At Great Malvern the town saw considerable growth through the C18 and C19, particularly as a fashionable spa resort. This led to the inevitable problems with finding appropriate burial space and thus the Great Malvern Burial Board was established in the late 1850s with parishioners appointed to the board to investigate options for a new cemetery. They set about acquiring land for the new cemetery, and in the early 1860s held a competition for the design. This was won by the Cheltenham architect William Hill Knight, whose successful design proposed a pair of chapels standing in landscaped grounds, with a lodge at the entrance. Knight had already laid out Hereford Cemetery (1858), and was working on Bouncer's Lane Cemetery, Cheltenham at around the same time as Malvern, and would go on to design Shipston-on-Stour Cemetery (1863).

The chapels were laid out with the Anglican chapel to the east, and the Nonconformist chapel to the west. These were approached via a central drive from the entrance to the south. It appears that the central tower was added between 1873 and 1874 by Henry Haddon, it being of a different stone from the chapels, and with carving by William Forsyth of Worcester possibly carried out at the same time. It has been suggested that Haddon was also responsible for building the gates and boundary wall at this time. A stylistic comparison with WH Knight's roughly-contemporary gates at Cheltenham cemetery would seem, however, to suggest that the Malvern gates are by his hand, and of 1861, rather than by Haddon.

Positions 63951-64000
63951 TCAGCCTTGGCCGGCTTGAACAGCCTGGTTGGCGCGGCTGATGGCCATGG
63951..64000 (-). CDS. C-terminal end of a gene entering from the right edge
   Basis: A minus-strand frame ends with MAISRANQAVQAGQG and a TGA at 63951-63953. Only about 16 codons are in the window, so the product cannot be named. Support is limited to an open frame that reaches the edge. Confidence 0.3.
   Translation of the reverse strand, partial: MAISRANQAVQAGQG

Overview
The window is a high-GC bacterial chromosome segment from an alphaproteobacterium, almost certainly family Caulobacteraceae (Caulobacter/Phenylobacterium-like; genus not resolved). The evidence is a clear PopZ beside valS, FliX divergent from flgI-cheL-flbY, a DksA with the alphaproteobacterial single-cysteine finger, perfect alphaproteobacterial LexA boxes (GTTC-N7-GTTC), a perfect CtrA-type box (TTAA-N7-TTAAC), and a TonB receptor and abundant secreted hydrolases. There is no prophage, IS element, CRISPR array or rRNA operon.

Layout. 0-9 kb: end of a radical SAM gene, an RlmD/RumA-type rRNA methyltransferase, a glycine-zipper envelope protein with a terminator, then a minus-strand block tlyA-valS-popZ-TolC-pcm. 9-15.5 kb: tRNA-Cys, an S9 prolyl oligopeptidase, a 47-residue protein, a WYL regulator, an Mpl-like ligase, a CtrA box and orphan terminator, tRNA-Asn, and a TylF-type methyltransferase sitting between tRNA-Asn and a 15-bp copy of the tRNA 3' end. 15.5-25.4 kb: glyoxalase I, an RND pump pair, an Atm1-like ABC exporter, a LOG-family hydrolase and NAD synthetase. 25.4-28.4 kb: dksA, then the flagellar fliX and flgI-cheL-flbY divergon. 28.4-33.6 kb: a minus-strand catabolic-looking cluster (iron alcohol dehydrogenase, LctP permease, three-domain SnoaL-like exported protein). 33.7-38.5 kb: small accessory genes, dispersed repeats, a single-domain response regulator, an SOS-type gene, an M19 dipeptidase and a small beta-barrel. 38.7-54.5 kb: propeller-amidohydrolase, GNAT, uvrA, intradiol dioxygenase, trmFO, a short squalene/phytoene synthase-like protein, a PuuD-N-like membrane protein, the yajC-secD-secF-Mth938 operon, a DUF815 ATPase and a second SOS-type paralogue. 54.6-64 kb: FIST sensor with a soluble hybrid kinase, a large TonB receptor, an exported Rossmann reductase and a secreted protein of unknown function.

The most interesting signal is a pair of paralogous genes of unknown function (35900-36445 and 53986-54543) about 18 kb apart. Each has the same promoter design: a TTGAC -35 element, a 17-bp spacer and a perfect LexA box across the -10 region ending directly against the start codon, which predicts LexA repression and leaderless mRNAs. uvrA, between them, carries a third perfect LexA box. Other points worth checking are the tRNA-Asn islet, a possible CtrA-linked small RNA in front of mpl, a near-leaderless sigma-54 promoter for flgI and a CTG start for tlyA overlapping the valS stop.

The small mortuary chapel which stands adjacent to the chapels was built by AC Baker in 1887.

The lodge has a rear extension in brick which appears to have been added in the mid-C20.

Reasons for Listing

The Lodge, Gates and Boundary Walls at Great Malvern Cemetery, of 1861-1863 by WH Knight, are listed at Grade II for the following principal reasons:

Architectural interest:
* The lodge building is a sophisticated example of mid-C19 cemetery lodge design, with good detailing in the Gothic style;
* The gates and boundary walls form a dignified and imposing entrance to the cemetery, contributing strongly to the overall design.

Historic interest:
* WH Knight is an accomplished architect, noted particularly for his cemetery design;
* The carved stone panels displaying the cemetery regulations are an unusual and attractive survival.

Group value:
* All the C19 buildings at Great Malvern Cemetery form a good group.